Where the Woods Meet the Water

Yesterday, I mentioned that Naomi Klein’s critique of this past season of storms and fires missed a Cascadian perspective. Here’s one, from Shuswap Lake.

Let me decode that. When one is of a place, instead of moving into place from a position of external power, one cannot speak of the trees, the rock, the fire, the air or the water without speaking of oneself. The image of the ponderosa pine tree “reflected” in Shuswap Lake is a good approximation of what that is like. So is this Kokanee, from Redfish Creek on Kootenay Lake:

Kokanee are what are called “land-locked” salmon. I doubt they see it that way. There are powerful political and economic forces that make the story of Big Oil critical to weather patterns this summer. There are equally powerful local forces, often expressions of external forces, that make the land susceptible to these global forces, which are called weather but are really economic, social and political, which have great power to amplify or deaden the effects of such global patterns as Big Oil. When we as the people of Cascadia develop intellectual traditions that begin with this migrating loon on a lake drenched in smoke and the light from a red sun, rather than from the smoke and the red sun, we will have the ability to resist Big Oil:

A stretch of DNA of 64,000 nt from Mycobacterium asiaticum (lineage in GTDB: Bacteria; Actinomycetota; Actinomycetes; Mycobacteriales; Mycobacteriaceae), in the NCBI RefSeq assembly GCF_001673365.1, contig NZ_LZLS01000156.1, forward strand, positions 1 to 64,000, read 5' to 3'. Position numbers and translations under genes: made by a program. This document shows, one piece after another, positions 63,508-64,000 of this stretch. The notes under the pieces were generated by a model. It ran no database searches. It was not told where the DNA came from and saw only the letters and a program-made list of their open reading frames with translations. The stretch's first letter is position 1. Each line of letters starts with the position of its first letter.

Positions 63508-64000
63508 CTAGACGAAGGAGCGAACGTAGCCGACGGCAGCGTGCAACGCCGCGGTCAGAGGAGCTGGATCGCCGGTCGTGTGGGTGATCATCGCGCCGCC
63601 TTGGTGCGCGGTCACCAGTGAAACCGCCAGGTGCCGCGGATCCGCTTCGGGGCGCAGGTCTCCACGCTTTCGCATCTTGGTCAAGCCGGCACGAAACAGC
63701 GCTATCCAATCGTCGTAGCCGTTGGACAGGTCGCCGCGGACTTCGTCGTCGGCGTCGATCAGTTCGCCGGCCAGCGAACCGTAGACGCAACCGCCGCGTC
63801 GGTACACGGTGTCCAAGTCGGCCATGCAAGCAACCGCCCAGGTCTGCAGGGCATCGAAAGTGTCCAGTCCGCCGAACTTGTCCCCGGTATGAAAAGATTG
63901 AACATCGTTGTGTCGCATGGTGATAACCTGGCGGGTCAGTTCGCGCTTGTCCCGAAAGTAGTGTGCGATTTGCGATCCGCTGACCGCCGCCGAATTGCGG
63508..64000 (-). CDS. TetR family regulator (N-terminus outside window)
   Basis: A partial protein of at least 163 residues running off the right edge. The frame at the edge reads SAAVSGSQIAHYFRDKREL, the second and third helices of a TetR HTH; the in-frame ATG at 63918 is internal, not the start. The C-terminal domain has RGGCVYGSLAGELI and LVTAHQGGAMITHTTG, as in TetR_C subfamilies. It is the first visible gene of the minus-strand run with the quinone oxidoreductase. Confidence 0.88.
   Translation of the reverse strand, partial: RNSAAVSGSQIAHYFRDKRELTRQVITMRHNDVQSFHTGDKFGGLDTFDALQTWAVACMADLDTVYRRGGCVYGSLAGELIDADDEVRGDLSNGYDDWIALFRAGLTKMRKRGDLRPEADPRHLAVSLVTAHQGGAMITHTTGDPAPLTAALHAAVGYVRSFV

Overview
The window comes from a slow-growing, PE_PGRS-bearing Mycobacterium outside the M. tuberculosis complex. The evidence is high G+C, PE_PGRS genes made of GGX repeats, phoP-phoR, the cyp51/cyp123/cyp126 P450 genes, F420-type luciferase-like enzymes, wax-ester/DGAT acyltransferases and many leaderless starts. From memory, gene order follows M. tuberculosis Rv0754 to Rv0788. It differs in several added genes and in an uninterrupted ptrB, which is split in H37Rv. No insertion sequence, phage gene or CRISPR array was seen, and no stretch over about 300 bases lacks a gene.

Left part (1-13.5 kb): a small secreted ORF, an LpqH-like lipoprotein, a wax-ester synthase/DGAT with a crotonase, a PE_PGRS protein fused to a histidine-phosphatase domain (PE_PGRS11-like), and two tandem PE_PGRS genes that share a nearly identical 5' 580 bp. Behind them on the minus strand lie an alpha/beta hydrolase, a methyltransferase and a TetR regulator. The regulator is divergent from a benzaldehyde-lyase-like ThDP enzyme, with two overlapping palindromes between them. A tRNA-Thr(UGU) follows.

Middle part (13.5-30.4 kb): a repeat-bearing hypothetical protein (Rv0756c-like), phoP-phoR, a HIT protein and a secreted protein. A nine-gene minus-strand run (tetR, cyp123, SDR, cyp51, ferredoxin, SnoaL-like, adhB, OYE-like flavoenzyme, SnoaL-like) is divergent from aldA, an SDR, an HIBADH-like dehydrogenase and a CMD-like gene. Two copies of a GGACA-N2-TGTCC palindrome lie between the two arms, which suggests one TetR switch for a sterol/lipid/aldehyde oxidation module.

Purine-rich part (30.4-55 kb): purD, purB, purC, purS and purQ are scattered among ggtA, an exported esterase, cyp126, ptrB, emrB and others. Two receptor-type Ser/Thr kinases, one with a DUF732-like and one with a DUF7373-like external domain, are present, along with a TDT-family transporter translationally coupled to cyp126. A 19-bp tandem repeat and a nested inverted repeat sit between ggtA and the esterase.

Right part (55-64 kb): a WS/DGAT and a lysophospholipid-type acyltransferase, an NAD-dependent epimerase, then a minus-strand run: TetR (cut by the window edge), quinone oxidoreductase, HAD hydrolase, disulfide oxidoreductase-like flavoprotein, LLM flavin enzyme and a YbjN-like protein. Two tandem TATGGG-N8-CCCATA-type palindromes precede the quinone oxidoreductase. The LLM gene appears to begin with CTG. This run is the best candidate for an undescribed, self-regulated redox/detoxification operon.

Until then, we will be helping Big Oil along, no matter how much we protest. In other words, protest against Big Oil is vital. Beneath its veneer, however, deeper structural work of bringing the earth into the human social group will need to happen if we are to heal or be in any way whole. We can do this. But it has to be whole, and it has to begin here:

Distance is a dangerous  illusion.

Global Warming is Half the Story

Naomi Klein has written a strong, compassionate article about this summer’s fires and hurricanes, and has illustrated it with stunning and heartbreaking photographs.

https://theintercept.com/2017/09/09/in-a-summer-of-wildfires-and-hurricanes-my-son-asks-why-is-everything-going-wrong/